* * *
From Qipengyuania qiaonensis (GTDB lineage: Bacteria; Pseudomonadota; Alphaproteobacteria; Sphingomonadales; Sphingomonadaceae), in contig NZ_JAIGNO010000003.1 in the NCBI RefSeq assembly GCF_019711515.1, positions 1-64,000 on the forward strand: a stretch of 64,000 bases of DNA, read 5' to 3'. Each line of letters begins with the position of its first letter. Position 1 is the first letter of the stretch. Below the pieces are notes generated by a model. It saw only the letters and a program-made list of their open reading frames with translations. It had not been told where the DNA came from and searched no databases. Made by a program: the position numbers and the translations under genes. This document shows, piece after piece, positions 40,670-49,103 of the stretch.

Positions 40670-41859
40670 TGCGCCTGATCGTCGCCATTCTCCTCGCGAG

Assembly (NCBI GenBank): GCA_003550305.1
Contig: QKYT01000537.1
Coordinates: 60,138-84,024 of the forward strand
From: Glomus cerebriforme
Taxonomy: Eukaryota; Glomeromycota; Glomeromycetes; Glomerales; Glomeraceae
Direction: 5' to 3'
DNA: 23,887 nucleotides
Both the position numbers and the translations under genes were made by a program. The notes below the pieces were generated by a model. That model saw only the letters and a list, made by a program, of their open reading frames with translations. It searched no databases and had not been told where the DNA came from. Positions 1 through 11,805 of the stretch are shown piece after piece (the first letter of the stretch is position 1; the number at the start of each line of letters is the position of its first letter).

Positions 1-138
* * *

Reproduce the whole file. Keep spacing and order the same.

From Qipengyuania qiaonensis (GTDB lineage: Bacteria; Pseudomonadota; Alphaproteobacteria; Sphingomonadales; Sphingomonadaceae), in contig NZ_JAIGNO010000003.1 in the NCBI RefSeq assembly GCF_019711515.1, positions 1-64,000 on the forward strand: a stretch of 64,000 bases of DNA, read 5' to 3'. Each line of letters begins with the position of its first letter. Position 1 is the first letter of the stretch. Below the pieces are notes generated by a model. It saw only the letters and a program-made list of their open reading frames with translations. It had not been told where the DNA came from and searched no databases. Made by a program: the position numbers and the translations under genes. This document shows, piece after piece, positions 40,670-49,103 of the stretch.

Positions 40670-41859
40670 TGCGCCTGATCGTCGCCATTCTCCTCGCGAG

Assembly (NCBI GenBank): GCA_003550305.1
Contig: QKYT01000537.1
Coordinates: 60,138-84,024 of the forward strand
From: Glomus cerebriforme
Taxonomy: Eukaryota; Glomeromycota; Glomeromycetes; Glomerales; Glomeraceae
Direction: 5' to 3'
DNA: 23,887 nucleotides
Both the position numbers and the translations under genes were made by a program. The notes below the pieces were generated by a model. That model saw only the letters and a list, made by a program, of their open reading frames with translations. It searched no databases and had not been told where the DNA came from. Positions 1 through 11,805 of the stretch are shown piece after piece (the first letter of the stretch is position 1; the number at the start of each line of letters is the position of its first letter).

Positions 1-138